Kanban boards originated from lean manufacturing techniques. They are a tool to help users visualize workflow. They were made famous by Japanese automakers that used Kanban boards to manage project tasks. The concept has expanded outside the lean manufacturing industry. It is now a popular workflow method used by software developers and businesses to work through projects of any size.
How to Use a Kanban Board
The word Kanban literally means "signboard" in Japanese. The process of implementing a Kanban board is to break tasks down into logical categorical steps - commonly referred to as workflow. The workflow of the Kanban board typically has three categorical steps:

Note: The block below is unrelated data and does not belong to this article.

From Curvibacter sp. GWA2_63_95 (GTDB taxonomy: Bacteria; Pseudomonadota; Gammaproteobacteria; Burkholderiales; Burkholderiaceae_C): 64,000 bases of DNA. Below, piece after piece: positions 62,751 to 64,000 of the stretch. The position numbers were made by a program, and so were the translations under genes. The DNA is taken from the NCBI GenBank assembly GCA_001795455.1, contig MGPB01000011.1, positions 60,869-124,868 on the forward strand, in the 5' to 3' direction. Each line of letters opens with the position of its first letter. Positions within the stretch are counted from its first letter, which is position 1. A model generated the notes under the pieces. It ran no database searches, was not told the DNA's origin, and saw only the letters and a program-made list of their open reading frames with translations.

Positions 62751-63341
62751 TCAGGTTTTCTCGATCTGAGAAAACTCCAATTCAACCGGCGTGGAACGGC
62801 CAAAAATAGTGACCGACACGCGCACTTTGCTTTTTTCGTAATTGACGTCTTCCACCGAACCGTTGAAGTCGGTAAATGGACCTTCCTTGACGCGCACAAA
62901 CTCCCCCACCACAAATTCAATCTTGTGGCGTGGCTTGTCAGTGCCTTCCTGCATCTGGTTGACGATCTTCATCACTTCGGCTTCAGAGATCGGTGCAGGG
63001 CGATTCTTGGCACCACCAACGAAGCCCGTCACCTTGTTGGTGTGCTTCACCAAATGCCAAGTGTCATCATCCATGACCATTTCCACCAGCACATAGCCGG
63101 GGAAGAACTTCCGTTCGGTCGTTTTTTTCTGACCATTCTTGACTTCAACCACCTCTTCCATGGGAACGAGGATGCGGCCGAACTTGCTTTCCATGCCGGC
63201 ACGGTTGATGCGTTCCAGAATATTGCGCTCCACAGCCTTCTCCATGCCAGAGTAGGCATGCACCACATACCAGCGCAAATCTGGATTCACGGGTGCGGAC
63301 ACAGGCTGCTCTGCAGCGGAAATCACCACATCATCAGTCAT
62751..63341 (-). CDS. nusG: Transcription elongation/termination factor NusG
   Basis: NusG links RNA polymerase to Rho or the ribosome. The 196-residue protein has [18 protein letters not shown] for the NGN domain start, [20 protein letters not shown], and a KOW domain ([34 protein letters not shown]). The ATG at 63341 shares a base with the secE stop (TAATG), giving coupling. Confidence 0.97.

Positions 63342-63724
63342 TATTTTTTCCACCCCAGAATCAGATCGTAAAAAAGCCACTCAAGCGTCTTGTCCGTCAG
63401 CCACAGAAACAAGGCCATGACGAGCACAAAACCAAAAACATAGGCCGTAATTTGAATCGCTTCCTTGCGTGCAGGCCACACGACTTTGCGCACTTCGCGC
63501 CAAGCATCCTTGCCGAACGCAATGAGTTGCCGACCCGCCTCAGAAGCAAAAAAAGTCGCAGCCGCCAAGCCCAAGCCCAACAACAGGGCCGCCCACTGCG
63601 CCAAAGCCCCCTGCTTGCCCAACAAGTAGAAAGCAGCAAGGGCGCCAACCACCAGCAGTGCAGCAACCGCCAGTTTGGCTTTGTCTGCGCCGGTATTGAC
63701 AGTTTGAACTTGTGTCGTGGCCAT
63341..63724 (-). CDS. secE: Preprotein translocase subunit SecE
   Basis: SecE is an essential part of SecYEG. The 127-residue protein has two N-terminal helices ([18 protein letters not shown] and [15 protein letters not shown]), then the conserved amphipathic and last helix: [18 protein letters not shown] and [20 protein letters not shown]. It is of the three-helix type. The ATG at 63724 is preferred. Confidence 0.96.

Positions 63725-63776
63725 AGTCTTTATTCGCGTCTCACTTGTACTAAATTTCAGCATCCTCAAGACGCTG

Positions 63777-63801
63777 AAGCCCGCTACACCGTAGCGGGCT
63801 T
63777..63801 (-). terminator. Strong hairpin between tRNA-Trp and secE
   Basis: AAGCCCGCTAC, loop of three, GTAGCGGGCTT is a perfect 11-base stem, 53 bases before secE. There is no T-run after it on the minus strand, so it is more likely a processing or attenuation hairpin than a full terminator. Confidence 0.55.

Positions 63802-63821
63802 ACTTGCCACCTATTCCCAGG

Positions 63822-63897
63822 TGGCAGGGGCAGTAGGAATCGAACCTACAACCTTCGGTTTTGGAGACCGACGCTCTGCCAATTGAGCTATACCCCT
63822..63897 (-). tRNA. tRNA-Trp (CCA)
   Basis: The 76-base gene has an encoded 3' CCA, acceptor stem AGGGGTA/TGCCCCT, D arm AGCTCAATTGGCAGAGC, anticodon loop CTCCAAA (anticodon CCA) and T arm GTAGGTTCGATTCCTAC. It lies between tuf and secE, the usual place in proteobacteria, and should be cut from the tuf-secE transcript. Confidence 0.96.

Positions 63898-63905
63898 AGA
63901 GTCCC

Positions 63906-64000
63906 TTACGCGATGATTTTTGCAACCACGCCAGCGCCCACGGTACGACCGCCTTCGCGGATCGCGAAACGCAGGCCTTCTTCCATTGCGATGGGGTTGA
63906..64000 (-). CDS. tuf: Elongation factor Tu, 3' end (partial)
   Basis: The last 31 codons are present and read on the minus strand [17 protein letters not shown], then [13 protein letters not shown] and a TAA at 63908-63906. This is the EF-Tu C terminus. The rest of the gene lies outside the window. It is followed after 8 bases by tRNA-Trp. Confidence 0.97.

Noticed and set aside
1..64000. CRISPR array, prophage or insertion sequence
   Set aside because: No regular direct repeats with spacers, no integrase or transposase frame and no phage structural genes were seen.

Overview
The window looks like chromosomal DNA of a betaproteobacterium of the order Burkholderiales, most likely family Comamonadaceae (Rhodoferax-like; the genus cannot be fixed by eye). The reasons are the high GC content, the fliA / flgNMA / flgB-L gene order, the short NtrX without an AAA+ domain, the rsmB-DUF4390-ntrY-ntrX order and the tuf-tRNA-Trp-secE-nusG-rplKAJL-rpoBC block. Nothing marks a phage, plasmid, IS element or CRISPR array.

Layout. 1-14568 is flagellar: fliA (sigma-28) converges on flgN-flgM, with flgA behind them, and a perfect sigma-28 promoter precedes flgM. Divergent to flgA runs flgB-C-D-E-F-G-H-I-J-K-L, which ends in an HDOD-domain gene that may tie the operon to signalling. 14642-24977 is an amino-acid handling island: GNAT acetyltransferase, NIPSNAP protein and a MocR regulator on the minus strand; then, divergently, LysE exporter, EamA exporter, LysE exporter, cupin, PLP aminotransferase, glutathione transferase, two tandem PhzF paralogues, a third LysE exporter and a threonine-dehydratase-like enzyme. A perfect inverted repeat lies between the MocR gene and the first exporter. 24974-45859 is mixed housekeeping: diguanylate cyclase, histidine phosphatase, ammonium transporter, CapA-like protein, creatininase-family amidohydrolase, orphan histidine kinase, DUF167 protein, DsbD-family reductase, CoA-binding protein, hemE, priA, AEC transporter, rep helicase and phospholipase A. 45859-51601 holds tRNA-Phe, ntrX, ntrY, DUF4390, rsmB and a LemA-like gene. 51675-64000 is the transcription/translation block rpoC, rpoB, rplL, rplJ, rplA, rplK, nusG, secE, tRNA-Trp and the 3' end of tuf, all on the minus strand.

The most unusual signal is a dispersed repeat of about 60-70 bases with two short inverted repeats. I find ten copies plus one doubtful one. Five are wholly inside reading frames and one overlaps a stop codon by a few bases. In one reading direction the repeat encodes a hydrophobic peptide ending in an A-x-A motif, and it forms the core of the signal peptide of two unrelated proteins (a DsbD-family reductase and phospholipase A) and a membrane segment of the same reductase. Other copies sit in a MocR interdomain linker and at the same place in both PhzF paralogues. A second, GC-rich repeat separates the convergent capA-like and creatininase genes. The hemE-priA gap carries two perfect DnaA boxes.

- A queue, representing work to be started
- An in-progress step, representing work that is currently in-progress towards completion
- A completed step, representing work that has been completed
Each categorical step, including the queue, is limited in the number of work items assigned determined by the team or workflow manager. Work, represented as a card within the step, is added into the queue step, pulled in-progress and then moved to the final step upon completion.
To properly introduce Kanban boards, you need to know what your development workflow generally looks like and you will typically want some visual way of communicating the workflow to the team.
Using SmartDraw Kanban Boards
Two styles of Kanban Boards are available in SmartDraw. The simple Kanban Board is a stand-alone version that works like sticky notes on an electronic whiteboard. The project Kanban board lets you plan and organize your data from three different perspectives: progress view, assignment view, and category view. A number of example templates are also included.